Many artists, writers, and other creative people do their best work when collaborating within a circle of like-minded friends. In a unique study, Michael P. Farrell looks at the group dynamics in six collaborative circles, and gives vivid narrative accounts of each: the French Impressionists; Sigmund Freud and his friends; C. S. Lewis, J. R. R. Tolkien, and the Inklings; social reformers Elizabeth Cady Stanton and Susan B. Anthony; the Fugitive poets; and the writers Joseph Conrad and Ford Maddox Ford.
I once asked Robert McEliece whether he would mentor me. I told him I liked combinatorics and it seemed relevant for EE. He explained that "you find an interesting problem and then use the relevant tools, not the other way around." Formative experience. https://t.co/3IDTgdSJsF
— Lior Pachter (@lpachter) May 13, 2019
A biologist at Harvard was chatting with a colleague about a mentor who pushed him to do harder math problems. It turns out the colleague had the same mentor — and so did many others.
George Berzsenyi is a retired math professor living in Milwaukee County. Most people have never heard of him.
But Berzsenyi has had a remarkable impact on American science and mathematics. He has mentored thousands of high school students, including some who became among the best mathematicians and scientists in the country.
I also find myself thinking, yet again, what was it about the early 1900’s in Hungary that they turned out, not even so many great scientists, but so many fantastic mathematicians? What were they doing right that we seem to be missing now? Can it be replicated? Was it cultural? Was it a certain type of teaching method? Simple expectations?
I really enjoyed teaching in Porto last week. It was like having a week-long series of CodeBar sessions.
The Postdoctoral Experience Revisited builds on the 2000 report Enhancing the Postdoctoral Experience for Scientists and Engineers. That ground-breaking report assessed the postdoctoral experience and provided principles, action points, and recommendations to enhance that experience. Since the publication of the 2000 report, the postdoctoral landscape has changed considerably. The percentage of PhDs who pursue postdoctoral training is growing steadily and spreading from the biomedical and physical sciences to engineering and the social sciences. The average length of time spent in postdoctoral positions seems to be increasing. The Postdoctoral Experience Revisited reexamines postdoctoral programs in the United States, focusing on how postdocs are being guided and managed, how institutional practices have changed, and what happens to postdocs after they complete their programs. This book explores important changes that have occurred in postdoctoral practices and the research ecosystem and assesses how well current practices meet the needs of these fledgling scientists and engineers and of the research enterprise. The Postdoctoral Experience Revisited takes a fresh look at current postdoctoral fellows - how many there are, where they are working, in what fields, and for how many years. This book makes recommendations to improve aspects of programs - postdoctoral period of service, title and role, career development, compensation and benefits, and mentoring. Current data on demographics, career aspirations, and career outcomes for postdocs are limited. This report makes the case for better data collection by research institution and data sharing. A larger goal of this study is not only to propose ways to make the postdoctoral system better for the postdoctoral researchers themselves but also to better understand the role that postdoctoral training plays in the research enterprise. It is also to ask whether there are alternative ways to satisfy some of the research and career development needs of postdoctoral researchers that are now being met with several years of advanced training. Postdoctoral researchers are the future of the research enterprise. The discussion and recommendations of The Postdoctoral Experience Revisited will stimulate action toward clarifying the role of postdoctoral researchers and improving their status and experience.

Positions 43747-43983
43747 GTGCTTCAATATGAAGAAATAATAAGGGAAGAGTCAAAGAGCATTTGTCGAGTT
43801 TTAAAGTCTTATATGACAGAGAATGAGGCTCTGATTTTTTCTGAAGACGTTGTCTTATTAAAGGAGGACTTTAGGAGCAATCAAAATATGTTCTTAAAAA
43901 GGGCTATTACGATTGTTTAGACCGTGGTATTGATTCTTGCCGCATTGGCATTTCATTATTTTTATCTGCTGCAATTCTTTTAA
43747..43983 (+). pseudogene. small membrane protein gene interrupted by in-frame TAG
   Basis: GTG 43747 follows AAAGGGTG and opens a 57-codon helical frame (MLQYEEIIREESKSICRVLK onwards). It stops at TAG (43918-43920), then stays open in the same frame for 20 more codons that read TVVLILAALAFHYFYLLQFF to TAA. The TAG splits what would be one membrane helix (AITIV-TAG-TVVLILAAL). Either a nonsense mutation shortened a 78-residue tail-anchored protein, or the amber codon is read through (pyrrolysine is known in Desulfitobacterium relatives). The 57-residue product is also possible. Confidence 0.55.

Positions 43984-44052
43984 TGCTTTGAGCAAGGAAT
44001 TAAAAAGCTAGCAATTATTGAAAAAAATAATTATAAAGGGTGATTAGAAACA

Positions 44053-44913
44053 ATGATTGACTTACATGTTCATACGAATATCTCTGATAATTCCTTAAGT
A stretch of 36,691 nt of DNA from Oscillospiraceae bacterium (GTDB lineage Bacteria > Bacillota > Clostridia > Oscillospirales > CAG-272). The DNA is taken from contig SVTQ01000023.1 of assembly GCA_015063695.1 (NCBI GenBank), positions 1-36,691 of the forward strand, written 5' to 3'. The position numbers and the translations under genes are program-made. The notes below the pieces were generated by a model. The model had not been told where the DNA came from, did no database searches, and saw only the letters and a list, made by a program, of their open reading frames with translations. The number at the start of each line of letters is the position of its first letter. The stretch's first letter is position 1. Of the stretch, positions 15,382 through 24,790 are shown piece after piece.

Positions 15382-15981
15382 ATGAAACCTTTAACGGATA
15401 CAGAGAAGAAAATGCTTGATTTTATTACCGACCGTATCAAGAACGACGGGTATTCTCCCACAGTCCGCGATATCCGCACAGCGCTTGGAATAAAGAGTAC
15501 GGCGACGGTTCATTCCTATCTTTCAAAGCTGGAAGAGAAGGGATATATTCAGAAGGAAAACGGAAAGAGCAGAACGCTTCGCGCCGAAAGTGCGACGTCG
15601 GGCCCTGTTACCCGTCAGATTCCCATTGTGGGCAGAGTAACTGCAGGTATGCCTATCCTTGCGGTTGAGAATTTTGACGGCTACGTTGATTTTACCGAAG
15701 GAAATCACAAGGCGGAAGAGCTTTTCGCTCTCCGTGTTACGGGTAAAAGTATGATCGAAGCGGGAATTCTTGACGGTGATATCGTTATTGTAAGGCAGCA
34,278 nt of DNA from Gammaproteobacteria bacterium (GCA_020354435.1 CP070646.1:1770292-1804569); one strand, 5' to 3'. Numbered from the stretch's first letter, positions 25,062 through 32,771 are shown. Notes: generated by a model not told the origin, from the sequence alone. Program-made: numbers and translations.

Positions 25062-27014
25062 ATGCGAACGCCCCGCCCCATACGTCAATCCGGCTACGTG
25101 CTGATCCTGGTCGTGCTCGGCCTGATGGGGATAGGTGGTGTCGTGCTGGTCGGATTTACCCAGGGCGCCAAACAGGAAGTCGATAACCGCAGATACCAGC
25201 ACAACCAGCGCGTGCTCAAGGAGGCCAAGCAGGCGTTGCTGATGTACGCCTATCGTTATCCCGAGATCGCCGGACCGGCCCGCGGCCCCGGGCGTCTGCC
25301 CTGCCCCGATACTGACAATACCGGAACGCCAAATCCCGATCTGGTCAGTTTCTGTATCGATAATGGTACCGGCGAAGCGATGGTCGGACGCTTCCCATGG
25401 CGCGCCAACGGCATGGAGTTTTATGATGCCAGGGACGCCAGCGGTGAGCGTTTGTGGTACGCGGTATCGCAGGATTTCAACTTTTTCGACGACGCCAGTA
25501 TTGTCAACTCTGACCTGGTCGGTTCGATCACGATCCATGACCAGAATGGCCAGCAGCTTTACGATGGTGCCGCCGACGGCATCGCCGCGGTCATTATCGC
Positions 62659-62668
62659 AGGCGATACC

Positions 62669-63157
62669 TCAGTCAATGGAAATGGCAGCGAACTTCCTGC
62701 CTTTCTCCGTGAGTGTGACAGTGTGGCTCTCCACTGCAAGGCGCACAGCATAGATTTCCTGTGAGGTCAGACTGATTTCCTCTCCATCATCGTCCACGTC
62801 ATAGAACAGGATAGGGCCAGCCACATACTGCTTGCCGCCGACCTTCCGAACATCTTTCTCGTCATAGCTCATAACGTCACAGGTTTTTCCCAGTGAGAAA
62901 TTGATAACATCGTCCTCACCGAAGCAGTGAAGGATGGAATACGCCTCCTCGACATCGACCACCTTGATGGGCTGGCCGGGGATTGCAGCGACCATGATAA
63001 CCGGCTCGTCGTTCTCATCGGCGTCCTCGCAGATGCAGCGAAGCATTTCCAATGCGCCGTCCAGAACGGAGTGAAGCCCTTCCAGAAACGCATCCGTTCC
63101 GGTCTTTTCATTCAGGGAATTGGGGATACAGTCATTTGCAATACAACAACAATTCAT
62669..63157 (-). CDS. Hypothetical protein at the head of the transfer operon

The National Academy of Sciences has published a (free) book: The Postdoctoral Experience (Revisited) discussing where we’re at and some ideas for a way forward.
Most might agree that our educational system is far less than ideal, but few pay attention to significant problems at the highest levels of academia which are holding back a great deal of our national “innovation machinery”. The National Academy of Sciences has published a (free) book: The Postdoctoral Experience (Revisited) discussing where we’re at and some ideas for a way forward. There are some interesting ideas here, but we’ve still got a long way to go.